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Bronze turtle and crane figure, Hanoi, Vietnam, L. 20th C.


The tortoise (dwells on land) and the turtle (dwelling in water) are symbols of many diversified explanations. They represents the double symbol of Heaven and Earth. Its oval and convex shell represents the vault of heaven, while the square plaque on its underside symbolises the surface of the Earth. The tortoise is the emblem of longevity and perfection, and is generally represented with a coral branch in its mouth, a crane on its back, and a box containing the sacred book of "Lac Thu" placed under its back This book serves as a reminder of the invention of a diagram representing the division of the universe into male and female principles; this diagram as made by Emperor Dai Vu (2205-2197 B.C.), and was inspired by his study of the sacred tortoise's shell. The crane on the back of the tortoise is the symbol of longevity, seen mostly in temples dedicated to Confucius, emperors and local spirits. In principle, the symbol of crane is not used in Buddhist pagodas. The tortoise is believed to live ten thousand years, and the crane one thousand years; thus, the presence of this symbol means, a "May you be remembered for one thousand years, and may your cult endure for ten thousand years."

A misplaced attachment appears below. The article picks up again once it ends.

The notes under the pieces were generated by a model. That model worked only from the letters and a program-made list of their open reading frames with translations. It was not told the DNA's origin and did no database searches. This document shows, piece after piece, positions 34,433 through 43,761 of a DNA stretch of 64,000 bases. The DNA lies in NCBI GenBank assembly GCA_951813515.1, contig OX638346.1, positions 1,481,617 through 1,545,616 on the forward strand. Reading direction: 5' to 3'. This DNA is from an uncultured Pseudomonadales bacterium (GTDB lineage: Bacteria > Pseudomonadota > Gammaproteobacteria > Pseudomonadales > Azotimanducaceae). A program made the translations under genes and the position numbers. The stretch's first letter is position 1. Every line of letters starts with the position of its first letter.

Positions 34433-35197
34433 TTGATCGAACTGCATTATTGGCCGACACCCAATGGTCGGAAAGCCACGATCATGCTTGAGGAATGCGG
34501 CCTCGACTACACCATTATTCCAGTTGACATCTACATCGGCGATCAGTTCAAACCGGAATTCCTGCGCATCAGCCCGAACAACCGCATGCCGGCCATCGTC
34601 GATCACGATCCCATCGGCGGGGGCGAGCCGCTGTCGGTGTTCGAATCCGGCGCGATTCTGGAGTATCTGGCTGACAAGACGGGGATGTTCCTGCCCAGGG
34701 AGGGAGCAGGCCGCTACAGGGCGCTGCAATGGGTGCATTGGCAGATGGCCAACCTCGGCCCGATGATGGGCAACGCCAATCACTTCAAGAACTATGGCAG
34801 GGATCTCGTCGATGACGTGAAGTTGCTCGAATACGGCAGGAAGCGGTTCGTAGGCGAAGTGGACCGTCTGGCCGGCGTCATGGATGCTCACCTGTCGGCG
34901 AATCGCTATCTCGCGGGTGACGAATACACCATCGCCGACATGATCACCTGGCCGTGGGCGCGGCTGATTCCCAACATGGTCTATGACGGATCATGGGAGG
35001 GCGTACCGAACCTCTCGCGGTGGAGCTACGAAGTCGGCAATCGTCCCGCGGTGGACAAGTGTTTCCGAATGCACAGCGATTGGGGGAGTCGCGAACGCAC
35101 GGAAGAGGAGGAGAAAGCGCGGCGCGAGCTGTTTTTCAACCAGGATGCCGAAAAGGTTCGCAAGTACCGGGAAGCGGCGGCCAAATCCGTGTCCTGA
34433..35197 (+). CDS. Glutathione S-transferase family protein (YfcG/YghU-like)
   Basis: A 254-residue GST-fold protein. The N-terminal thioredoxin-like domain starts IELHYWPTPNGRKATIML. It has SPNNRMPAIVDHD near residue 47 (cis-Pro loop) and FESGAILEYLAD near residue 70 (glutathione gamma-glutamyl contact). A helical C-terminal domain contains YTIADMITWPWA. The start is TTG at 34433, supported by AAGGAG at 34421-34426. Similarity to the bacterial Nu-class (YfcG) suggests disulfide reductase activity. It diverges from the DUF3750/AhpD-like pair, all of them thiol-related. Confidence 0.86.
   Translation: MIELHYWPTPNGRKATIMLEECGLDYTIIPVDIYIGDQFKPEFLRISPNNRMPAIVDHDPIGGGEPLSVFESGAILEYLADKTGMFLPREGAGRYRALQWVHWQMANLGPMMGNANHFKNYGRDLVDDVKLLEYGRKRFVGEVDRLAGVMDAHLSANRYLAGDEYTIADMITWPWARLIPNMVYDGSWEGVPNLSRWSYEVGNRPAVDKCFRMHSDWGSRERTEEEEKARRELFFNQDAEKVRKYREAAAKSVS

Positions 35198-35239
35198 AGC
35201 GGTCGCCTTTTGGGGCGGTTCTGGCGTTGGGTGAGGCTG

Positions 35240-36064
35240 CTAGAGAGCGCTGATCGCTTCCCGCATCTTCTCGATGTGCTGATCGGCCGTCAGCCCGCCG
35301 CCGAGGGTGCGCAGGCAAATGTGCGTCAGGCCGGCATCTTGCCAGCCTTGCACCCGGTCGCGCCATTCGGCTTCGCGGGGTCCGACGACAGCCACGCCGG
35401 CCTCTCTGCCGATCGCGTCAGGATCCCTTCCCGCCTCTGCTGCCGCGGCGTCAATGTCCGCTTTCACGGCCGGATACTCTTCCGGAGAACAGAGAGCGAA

Generally, the images of the tortoise and turtle atop a crane are found in temples are made of lacquered and gilded wood; sometimes only the crane is made of wood, and the tortoise of stone. Some of these cranes are more than three meters high, and are placed in pairs before the altar. Vietnamese also make copper reproductions of the crane. In this case, the lotus flower usually held in the mouth of the crane is hollow, and can hold a candle. Such cranes are commonly placed on ancestral altars.

This bronze figure (produced using the lost wax process) measures 11" tall. Portrayed standing together, they symbolize enduring power, healthy long life of happiness. It originated in Hanoi and dates from the mid 20th century.